Joe Wuest is a loser and proud of it

Staff reporter

He's an athlete at heart — a marathon runner. And now he's running one of the most important races of his life — to lose weight and become more healthy.

Joe Wuest of Goessel sees his losing weight this time around as a marathon race not a sprint.

"There are no secret pills to make me lose weight," the 36-year-old husband and father of three said. "I simply have to burn more calories than I eat."

And after he loses the weight, he wants to keep it off — for good.

Not so long ago, Joe was a marathon runner when he and wife Deena lived in California.

Joe grew up in Salina and had always been an athlete. He was a cross country runner at Kansas Wesleyan College at Salina and West Los Angeles College in California. As an adult, he is particularly proud of the marathons he ran in California and Texas, finishing with the front-runners.

Ten years later and 100 pounds heavier, Joe is ready to not only lose weight but return to his athletic lifestyle.

Since he started The Biggest Loser weight-loss program in January through Greenhaw Pharmacy of Hillsboro, Joe has lost 20 pounds. His first goal is to lose 30 pounds by March. His ultimate goal is to return to his running weight of 190 pounds.

Like many people, Joe's family's genes are part of the weighty problem.

"My father was heavy — some might say obese," Joe said.

Even though he didn't grow up with his father in his life, Joe was called to his dying father's bedside Thanksgiving Day, 1997.

"I watched my father die," Joe said. His father had other health issues but a primary contributor was his weight.

Joe's father was 46 years old.

"I'm turning 37 in June. I want to be around for my wife and children, and my grandchildren," Joe said.

As a financial services professional with New York Life Insurance Company, he is very much aware of health problems associated with being overweight.

So what happened to the trim and toned athlete?

Basically, life happened.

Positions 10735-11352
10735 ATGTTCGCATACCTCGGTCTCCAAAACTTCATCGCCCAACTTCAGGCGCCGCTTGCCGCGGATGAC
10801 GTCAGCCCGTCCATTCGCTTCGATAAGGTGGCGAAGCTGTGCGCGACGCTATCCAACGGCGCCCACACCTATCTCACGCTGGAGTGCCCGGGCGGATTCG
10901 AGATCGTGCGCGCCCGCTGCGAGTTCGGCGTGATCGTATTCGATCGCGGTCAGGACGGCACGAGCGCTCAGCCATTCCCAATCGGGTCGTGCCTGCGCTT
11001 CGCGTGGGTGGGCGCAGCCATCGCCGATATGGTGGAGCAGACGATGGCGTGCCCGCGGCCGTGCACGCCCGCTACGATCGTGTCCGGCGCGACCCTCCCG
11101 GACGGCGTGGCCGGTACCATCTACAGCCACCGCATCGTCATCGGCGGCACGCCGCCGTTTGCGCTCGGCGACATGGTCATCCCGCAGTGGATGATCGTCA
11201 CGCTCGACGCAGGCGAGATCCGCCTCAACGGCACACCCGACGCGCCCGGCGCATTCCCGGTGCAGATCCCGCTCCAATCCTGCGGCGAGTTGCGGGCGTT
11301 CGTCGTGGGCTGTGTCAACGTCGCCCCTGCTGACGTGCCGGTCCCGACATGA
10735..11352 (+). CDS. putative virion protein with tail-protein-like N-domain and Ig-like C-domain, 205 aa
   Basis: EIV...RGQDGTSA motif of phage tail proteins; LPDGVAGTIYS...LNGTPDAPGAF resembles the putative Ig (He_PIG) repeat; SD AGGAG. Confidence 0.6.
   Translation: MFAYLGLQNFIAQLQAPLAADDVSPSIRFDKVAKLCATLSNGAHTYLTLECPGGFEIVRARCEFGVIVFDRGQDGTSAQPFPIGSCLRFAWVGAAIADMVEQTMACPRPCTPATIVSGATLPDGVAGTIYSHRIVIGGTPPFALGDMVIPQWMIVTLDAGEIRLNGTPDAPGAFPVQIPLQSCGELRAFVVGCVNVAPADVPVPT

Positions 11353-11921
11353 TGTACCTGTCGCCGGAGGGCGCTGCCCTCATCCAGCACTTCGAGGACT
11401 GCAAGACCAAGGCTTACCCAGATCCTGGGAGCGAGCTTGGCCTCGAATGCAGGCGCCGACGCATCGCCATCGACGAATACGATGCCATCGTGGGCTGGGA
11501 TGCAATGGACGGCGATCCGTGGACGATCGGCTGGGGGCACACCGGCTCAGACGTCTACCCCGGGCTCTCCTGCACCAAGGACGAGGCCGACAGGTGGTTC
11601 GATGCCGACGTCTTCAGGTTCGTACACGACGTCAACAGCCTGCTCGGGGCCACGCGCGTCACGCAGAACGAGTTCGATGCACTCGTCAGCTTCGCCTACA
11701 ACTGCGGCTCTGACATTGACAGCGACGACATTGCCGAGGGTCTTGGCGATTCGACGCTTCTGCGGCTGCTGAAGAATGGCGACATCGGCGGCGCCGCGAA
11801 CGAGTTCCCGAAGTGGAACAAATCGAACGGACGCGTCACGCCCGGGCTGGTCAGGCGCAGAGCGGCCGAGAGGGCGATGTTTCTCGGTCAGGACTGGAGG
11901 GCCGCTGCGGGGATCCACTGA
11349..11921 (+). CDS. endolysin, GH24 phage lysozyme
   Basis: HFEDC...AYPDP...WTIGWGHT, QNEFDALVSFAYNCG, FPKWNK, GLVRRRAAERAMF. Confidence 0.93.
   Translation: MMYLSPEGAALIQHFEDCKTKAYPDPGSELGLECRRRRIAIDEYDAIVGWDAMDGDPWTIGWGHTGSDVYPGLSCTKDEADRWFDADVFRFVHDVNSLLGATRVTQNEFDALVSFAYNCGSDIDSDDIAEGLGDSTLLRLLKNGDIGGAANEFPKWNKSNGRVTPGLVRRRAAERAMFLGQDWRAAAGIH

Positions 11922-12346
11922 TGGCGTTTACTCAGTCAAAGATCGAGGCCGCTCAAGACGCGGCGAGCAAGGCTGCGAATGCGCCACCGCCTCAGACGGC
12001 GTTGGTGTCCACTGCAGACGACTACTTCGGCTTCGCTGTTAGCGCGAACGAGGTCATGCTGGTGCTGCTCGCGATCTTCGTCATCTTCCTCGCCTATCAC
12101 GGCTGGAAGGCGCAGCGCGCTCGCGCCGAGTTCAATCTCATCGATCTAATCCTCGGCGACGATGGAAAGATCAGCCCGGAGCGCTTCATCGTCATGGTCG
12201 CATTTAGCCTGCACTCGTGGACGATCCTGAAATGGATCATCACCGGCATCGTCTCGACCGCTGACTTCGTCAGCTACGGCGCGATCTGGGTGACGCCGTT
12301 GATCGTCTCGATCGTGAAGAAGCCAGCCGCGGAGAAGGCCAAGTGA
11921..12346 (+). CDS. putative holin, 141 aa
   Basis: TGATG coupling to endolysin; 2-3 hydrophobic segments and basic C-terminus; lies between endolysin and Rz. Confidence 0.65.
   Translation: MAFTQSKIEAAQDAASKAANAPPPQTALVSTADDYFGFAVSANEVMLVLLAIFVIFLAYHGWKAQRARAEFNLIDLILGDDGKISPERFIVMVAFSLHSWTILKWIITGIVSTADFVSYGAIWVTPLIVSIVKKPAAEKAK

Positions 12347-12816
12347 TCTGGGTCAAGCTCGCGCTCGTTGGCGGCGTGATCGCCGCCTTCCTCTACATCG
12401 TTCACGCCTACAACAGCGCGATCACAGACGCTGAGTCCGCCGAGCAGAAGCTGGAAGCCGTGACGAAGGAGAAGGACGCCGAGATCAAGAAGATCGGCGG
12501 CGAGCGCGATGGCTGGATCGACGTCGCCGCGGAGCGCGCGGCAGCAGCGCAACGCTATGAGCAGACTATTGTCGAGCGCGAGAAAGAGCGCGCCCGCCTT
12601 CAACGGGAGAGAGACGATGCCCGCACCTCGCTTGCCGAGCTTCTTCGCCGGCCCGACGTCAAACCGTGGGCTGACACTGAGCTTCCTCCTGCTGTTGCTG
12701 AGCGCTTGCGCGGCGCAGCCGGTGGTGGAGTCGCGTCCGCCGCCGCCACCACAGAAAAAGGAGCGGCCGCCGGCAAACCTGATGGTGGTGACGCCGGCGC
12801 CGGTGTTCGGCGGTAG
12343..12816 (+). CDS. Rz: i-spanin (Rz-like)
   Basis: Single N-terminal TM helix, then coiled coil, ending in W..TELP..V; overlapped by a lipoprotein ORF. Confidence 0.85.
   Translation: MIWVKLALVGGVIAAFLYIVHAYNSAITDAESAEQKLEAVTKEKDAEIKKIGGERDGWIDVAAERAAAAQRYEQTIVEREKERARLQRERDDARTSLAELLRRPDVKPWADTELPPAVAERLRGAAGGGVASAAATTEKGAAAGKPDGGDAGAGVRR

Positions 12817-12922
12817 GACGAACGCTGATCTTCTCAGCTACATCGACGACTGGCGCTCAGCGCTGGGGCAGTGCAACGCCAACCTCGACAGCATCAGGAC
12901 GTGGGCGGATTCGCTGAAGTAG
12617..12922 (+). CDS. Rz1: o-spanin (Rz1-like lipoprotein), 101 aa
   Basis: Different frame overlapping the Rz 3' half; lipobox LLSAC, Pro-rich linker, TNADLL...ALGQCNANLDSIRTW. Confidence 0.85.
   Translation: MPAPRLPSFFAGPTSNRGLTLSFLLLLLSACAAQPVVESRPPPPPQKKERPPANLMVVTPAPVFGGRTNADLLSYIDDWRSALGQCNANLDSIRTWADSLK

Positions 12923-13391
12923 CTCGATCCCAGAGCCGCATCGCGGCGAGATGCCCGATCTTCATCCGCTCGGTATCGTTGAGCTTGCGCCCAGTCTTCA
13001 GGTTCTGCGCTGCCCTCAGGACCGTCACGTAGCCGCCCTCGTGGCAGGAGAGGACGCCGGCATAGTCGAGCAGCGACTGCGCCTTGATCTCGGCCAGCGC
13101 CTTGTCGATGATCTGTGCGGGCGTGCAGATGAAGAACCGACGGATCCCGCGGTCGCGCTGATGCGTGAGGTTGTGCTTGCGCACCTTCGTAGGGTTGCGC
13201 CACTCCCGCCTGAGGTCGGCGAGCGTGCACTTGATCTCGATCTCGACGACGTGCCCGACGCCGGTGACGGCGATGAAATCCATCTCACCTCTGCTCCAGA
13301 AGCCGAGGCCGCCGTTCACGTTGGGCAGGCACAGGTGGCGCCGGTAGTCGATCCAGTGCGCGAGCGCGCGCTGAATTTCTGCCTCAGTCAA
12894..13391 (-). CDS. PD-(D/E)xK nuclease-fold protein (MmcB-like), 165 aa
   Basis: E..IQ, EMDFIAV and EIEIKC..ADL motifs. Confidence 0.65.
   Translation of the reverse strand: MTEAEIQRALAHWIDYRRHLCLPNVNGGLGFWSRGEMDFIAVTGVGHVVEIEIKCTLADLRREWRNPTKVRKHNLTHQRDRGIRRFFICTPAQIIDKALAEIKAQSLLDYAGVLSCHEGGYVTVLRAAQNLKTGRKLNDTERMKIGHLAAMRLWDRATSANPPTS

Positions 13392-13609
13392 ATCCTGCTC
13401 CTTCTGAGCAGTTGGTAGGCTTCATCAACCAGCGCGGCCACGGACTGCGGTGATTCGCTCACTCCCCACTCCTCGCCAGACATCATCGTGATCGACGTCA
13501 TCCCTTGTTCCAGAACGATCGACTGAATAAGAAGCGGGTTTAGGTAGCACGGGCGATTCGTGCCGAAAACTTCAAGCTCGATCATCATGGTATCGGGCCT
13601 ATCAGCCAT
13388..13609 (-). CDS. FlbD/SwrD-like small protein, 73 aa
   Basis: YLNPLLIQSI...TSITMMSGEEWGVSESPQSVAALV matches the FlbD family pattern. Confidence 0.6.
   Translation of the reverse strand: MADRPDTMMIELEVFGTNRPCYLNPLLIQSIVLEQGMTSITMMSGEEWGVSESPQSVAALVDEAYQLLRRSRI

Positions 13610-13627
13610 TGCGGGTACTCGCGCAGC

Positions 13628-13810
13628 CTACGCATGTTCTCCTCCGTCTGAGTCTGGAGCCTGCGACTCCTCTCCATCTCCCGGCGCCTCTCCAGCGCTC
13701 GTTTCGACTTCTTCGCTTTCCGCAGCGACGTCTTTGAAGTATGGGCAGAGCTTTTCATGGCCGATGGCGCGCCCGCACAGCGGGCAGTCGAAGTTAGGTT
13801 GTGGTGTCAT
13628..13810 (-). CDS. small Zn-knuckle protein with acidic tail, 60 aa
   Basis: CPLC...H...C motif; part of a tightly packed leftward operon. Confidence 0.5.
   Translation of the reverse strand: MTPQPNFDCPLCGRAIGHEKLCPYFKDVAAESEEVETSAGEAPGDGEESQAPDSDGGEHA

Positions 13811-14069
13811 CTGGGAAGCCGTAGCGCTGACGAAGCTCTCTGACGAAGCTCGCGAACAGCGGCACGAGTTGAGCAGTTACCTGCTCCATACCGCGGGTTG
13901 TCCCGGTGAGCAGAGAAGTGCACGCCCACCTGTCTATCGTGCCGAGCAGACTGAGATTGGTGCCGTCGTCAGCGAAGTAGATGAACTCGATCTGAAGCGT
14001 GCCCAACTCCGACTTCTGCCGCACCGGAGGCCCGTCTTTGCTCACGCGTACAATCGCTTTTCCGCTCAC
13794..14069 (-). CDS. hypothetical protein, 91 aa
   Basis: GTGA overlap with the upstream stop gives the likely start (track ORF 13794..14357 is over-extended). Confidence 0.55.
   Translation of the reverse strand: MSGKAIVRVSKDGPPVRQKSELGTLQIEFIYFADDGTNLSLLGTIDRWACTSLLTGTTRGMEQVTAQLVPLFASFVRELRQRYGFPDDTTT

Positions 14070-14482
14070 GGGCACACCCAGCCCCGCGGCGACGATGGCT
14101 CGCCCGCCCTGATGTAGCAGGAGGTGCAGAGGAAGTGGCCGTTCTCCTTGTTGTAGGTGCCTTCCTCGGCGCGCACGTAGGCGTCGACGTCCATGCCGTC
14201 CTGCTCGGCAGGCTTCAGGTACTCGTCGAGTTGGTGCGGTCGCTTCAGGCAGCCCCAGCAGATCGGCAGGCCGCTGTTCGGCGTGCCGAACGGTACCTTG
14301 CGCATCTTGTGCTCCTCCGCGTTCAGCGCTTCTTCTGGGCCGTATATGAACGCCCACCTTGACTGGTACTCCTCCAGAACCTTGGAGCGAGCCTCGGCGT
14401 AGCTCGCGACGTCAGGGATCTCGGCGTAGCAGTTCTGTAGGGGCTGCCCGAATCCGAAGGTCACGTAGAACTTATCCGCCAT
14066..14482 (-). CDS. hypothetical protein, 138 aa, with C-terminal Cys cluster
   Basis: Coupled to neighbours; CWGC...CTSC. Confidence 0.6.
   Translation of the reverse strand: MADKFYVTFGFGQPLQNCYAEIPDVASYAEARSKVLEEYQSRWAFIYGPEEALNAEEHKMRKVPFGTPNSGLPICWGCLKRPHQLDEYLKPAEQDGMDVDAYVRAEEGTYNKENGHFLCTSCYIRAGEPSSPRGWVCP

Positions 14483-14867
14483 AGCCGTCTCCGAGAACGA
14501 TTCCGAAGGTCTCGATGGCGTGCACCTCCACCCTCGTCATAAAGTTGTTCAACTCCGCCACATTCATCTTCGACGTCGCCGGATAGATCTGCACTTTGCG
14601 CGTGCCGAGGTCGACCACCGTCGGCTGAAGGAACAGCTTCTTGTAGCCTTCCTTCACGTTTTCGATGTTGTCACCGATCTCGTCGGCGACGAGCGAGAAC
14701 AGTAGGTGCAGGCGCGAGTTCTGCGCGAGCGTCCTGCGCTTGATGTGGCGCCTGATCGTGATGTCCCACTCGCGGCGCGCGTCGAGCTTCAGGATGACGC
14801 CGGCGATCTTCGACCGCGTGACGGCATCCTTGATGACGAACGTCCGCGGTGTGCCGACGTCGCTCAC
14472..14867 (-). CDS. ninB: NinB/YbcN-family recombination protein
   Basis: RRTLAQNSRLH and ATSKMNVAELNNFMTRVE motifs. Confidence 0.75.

Joe and Deena moved to Marion County — living in Lehigh from 1998 to 2003, and moving to Goessel in 2003.

"I like being around people and living in a city," Joe said. When he moved to rural Kansas, it was somewhat of a culture shock. Instead of exercising and being physically active, he quit running and began a more sedentary lifestyle.

As his career progressed and his family grew, Joe spent less time exercising and eating healthy.

Like most people who have lost and gained weight, Joe's tried many different diets. He could lose the weight while on the diet but as soon as he went back to eating a normal diet, he gained it all back.

Now he considers this "diet" a lifestyle change — something he will have to follow the rest of his life.

Diet and exercise

Losing weight isn't the hard part. It's keeping the weight off, Joe said.

Joe is eating 1,200 to 1,500 calories per day and exercising one hour, four times a week.

To help him keep track of his caloric intake, he keeps a food diary through an Internet program, Joe logs in everything he consumes — meals, snacks, beverages, and even chewing gum.

He weighs himself twice a week — Tuesdays and Saturdays. After changing his eating habits and making a conscious effort to exercise, Joe has lost 21.5 pounds in 35 days.

With support from his wife, Joe has a piece of paper with a big "250" in the middle and other numbers around the edge. As he loses weight, he marks off the number. When the boxes on this paper are crossed out, he will set his next goal.

"To help me stay focused I keep these reminders of my goals everywhere," Joe said. There's one at home, the office, and in the car.

He sincerely believes he will be The Biggest Loser through the Hillsboro program.

Currently there are 178 people participating in the four-month weight-loss program with the winner receiving $1,790 cash.

"Money is a good motivator," Joe said, but considers his health to be the ultimate "prize."

His other motivators are Deena, and his three children — Savannah, 7, Skyler, 4, and Brooklyn, six months.

"I feel so much better since I've been eating healthy, exercising, and losing some weight," Joe said. "I know I will continue to feel good as I become more fit."

Becoming more active and healthy is all about changing habits.

So are there two meals prepared in the Wuest home every night?

"Deena takes care of feeding the kids," Joe said, "and I fix my own."

These days it isn't difficult to prepare fat-free and cholesterol-free meals.

As part of his exercise regimen, Joe walks and runs on a treadmill, and pedals a stationary bicycle. He's looking forward to his race when he competes March 8 in a 5k run/jog/walk race at Newton.

When the program ends in May, Joe hopes to be 70 to 80 pounds lighter. By the end of the year, he plans on achieving his ultimate goal of losing 100 pounds.